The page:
Altitude is not a word often uttered in the World Rally Championship but as the clock ticks down to next weekend's Guanajuato Rally Mexico, it will once again be front and centre in the service park.
On the opening gravel event of the 2023 campaign, how exactly the new generation Rally1 cars from M-Sport Ford, Toyota and Hyundai will perform high up in the mountains north-west of Mexico city is truly anyone's guess.
Recent visits confirmed the higher the previous generation World Rally Cars climbed towards the clouds the conditions effectively choked their performance by up to a fifth as the air became increasingly thinner.
This time around, however, the 1.6-litre turbocharged engine in the Rally1 Puma, I20 N and GR Yaris will be supported by a 100kW battery, so the power deficit 2,700 metres above sea level should be considerably less severe. Or, going by some rough paper-based calculations, that is the theory.
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As Hyundai Motorsport's Thierry Neuville explains, it is not simply going to be a case of getting in the car and driving. Instead, a lot of groundwork is going to be called for by those assigned to the petrol-electric powertrain beforehand.
“Rally México is a lovely event and is always one of my highlights of the season,” said the Belgian, who has secured three podium finishes at a meeting universally liked by World Rally competitors.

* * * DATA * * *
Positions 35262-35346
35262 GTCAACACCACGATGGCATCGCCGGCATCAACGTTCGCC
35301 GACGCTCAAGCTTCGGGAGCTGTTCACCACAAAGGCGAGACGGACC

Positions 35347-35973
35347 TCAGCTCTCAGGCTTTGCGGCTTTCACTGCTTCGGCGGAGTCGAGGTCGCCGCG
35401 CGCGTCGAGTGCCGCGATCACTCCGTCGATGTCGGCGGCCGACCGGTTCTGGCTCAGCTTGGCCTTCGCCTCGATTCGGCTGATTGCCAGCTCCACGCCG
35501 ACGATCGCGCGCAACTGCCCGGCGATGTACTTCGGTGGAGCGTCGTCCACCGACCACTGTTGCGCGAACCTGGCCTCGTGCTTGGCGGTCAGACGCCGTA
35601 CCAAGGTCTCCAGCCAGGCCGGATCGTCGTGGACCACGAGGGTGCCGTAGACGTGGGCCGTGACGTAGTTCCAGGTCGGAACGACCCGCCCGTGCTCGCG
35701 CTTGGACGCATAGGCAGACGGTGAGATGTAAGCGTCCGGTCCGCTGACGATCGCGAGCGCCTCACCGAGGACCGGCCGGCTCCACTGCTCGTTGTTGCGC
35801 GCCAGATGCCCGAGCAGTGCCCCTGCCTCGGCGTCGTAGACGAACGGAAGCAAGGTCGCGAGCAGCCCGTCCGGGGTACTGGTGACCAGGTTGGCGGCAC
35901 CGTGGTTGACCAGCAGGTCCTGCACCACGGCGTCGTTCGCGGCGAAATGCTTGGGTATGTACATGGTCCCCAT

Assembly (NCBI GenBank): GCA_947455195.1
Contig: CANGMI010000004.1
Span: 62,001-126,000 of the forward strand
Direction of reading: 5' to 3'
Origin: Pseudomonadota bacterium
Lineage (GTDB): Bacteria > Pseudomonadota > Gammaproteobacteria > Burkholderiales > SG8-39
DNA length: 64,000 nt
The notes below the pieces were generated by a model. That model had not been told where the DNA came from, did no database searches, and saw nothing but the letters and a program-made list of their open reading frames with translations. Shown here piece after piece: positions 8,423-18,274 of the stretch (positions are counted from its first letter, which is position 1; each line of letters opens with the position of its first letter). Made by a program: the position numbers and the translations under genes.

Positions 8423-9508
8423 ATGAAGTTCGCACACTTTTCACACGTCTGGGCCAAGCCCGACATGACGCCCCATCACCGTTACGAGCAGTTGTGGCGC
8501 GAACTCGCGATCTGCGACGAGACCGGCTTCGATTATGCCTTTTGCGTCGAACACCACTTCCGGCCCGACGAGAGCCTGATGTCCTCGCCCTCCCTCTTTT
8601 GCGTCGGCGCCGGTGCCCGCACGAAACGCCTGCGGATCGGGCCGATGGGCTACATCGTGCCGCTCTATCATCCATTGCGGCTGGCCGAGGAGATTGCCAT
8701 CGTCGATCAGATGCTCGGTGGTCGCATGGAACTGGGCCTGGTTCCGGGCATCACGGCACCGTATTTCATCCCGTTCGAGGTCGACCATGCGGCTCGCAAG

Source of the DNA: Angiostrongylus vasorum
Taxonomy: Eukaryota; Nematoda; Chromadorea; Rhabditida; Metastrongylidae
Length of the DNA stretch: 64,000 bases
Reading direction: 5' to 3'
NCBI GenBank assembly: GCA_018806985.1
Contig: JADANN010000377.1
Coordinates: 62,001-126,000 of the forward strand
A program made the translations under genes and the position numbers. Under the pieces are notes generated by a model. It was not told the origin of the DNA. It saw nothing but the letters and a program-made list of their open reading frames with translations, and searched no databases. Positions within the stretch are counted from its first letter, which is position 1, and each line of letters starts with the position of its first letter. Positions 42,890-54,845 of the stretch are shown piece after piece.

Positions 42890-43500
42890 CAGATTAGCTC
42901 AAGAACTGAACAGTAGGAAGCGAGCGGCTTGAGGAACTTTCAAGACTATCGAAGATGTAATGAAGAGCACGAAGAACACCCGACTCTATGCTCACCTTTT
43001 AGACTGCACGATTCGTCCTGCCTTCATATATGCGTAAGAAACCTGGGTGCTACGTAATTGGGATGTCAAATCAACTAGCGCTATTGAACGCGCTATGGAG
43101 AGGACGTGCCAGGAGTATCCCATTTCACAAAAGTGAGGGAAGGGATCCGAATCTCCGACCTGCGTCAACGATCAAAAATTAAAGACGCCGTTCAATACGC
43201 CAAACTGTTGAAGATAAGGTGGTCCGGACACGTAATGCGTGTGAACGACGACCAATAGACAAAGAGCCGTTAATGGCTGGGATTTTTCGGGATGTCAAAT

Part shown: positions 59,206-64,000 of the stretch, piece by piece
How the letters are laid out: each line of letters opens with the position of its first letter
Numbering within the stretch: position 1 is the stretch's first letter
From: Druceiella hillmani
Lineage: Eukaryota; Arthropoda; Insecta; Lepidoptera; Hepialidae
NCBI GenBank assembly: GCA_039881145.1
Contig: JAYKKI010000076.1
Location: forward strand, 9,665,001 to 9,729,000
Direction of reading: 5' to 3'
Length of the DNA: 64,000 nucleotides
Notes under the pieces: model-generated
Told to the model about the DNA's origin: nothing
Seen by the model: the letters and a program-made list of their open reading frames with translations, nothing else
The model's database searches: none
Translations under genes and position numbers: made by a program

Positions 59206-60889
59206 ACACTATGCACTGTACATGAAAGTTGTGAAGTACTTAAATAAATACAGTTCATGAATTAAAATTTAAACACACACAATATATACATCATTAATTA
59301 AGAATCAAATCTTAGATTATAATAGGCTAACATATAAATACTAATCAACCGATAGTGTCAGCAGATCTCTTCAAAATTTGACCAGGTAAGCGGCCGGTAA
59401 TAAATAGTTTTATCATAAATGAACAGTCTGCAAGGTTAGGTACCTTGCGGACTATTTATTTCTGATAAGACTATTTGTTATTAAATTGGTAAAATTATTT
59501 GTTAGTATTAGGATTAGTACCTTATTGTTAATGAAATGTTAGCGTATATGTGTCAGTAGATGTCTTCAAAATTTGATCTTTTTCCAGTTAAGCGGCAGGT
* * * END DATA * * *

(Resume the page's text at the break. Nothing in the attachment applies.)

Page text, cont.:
“It is a beautiful country with fantastic roads, and there is always a lot of support there. However, it will be challenging for a number of reasons: it is the first gravel rally of the season, it will be hot, and the high altitude is tough on the cars.
“This year it will be important to get the hybrid mapping correct and take advantage of that extra power,” he added. “Setting up the car to have good traction and then driving precisely will be also very important to us performing well. Our target for the weekend is to be amongst the fastest crews and fight for another podium.”
His comments have been echoed by eight-time World Rally Champion Sebastien Ogier – the winner of the event when it was last a round of the competition in 2020.
Mexico is the first time since Rally de Portugal last year that the Frenchman will have sampled similarly rough conditions, with a test in Spain at the beginning of this month designed to get him back into the swing of things. “The recent was important for me to find the best possible feeling,” he admitted.
“It will be interesting to see how the hybrid can help against the usual loss of power we feel at high altitude.
“More than ever, it could be important to use it as efficiently as possible because it could make a big difference to the performance.”
Rally Mexico kicks off next Thursday evening with a Street Stage followed by eight timed tests the following day.
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